Lipworth, Kerridge, Carter, and Little found among their study’s participants of reviewers, editors, and authors that not only are the “scientific” goals and processes of peer review valued but also the “social dimensions” such as nurturing colleagues and communities, moral responsibilities to authors, and “social interactions and … the value of collective, rather than isolated, reasoning processes” (2011, this issue).
There is much to be gained by peer review, assuming the system involves integrity, constructive criticism, and efficiency.
What are the costs?
As most of us know, being a peer reviewer requires professional energy and time—and often with little or no credit. Some journals, whether they employ an open or closed system, do acknowledge reviewers outright. This has been a recent discussion point during our monthly JBI board meetings, and a suggestion has been put forth to publish the names of reviewers in the JBI at the end of every year.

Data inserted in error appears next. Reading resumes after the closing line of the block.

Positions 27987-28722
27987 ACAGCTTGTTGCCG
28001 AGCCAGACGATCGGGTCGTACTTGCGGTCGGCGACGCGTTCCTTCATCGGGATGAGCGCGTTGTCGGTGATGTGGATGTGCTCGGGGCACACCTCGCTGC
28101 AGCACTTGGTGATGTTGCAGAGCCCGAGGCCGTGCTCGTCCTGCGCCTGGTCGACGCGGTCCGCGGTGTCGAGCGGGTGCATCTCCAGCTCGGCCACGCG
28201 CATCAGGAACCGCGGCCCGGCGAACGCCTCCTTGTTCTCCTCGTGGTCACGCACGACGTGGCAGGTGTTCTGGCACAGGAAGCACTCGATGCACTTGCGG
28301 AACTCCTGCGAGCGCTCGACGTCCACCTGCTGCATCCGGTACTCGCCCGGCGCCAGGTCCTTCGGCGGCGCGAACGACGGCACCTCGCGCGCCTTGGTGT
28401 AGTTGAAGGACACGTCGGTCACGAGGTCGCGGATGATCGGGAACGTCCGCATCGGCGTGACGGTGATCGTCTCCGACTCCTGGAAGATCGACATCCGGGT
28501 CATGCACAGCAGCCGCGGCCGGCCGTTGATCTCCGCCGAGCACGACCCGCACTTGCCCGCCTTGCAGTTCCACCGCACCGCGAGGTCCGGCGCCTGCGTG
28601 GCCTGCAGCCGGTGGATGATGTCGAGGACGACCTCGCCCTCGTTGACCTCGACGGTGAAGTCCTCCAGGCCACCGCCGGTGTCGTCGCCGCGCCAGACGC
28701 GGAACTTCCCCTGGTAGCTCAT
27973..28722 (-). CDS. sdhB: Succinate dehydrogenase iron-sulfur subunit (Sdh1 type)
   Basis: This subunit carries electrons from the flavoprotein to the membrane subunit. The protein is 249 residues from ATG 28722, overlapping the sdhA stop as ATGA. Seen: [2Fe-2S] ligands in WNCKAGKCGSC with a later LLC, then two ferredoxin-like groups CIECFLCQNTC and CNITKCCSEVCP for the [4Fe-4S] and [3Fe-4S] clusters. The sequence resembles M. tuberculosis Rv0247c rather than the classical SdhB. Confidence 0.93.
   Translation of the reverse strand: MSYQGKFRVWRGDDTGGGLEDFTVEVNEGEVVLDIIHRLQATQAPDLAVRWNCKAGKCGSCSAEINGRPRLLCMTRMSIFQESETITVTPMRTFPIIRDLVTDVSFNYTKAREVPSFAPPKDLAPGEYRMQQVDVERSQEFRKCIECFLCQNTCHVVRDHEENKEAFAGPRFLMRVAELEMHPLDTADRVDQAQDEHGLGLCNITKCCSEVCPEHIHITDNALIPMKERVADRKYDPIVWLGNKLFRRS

This might solve one problem, but a related one remains: do institutions properly credit peer reviewers as part of annual evaluations and/or tenure and promotion? As academicians we receive kudos and other benefits for publishing in peer-reviewed journals. In fact, peer-reviewed publications—particularly in national or international journals—often count more than others such as full-length books, book chapters, and both peer-reviewed and invited presentations. But peer review cannot exist without reviewers, and it seems absurd to be expected to publish in such publications without also being recognized for acting in turn as a reviewer for others.1 The payoff for doing so cannot solely be some (unscientific!) karmic sense that another unknown colleague will be willing to do for you in a timely and professional manner as you are for him or her.